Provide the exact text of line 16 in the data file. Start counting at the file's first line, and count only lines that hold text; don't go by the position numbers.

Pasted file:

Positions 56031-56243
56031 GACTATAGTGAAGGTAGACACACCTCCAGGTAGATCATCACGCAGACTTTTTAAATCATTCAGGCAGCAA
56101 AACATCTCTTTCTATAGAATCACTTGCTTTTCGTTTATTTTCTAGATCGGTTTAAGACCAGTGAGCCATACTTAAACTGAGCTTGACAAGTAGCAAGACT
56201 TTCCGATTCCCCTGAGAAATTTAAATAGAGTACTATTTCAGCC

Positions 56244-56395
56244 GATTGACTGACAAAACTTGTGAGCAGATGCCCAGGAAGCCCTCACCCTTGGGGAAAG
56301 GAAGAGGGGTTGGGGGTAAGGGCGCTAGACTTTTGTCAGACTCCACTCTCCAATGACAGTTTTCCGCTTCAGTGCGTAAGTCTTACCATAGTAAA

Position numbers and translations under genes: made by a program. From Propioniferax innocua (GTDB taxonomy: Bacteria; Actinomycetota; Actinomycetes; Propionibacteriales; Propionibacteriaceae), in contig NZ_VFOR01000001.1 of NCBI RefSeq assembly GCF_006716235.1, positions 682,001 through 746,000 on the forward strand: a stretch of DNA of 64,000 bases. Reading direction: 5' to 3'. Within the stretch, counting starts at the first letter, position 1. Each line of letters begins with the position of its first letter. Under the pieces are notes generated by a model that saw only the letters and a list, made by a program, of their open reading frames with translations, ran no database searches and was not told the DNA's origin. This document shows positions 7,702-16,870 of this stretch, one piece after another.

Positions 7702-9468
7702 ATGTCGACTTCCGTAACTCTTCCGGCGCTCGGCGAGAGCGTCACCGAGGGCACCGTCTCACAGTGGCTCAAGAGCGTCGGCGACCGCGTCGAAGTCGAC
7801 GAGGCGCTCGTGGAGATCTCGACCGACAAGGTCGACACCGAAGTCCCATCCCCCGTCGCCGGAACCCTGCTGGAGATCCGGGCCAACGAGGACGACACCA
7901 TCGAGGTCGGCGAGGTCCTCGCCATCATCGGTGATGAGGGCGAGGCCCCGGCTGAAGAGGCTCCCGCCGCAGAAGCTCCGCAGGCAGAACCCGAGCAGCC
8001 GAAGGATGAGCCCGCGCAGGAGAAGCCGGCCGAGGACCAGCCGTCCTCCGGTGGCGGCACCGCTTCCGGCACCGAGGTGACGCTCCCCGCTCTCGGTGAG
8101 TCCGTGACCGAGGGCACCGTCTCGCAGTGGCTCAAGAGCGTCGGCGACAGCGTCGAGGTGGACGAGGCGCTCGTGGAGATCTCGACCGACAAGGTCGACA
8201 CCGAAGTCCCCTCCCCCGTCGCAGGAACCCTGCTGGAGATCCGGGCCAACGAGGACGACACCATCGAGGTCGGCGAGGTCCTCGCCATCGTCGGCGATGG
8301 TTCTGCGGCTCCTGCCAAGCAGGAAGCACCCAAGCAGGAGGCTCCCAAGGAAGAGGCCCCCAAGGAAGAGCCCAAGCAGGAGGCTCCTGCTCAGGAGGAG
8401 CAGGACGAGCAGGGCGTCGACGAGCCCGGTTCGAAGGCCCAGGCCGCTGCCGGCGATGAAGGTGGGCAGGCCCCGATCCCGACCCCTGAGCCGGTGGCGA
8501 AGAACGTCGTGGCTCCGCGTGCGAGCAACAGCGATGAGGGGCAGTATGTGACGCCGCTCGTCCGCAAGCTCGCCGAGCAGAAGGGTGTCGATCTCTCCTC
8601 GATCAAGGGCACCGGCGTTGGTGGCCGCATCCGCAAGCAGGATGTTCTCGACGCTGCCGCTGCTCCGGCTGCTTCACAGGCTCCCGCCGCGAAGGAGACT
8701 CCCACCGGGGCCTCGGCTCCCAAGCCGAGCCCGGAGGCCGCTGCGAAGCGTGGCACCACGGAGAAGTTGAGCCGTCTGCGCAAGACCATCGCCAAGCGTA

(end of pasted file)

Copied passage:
8301 TTCTGCGGCTCCTGCCAAGCAGGAAGCACCCAAGCAGGAGGCTCCCAAGGAAGAGGCCCCCAAGGAAGAGCCCAAGCAGGAGGCTCCTGCTCAGGAGGAG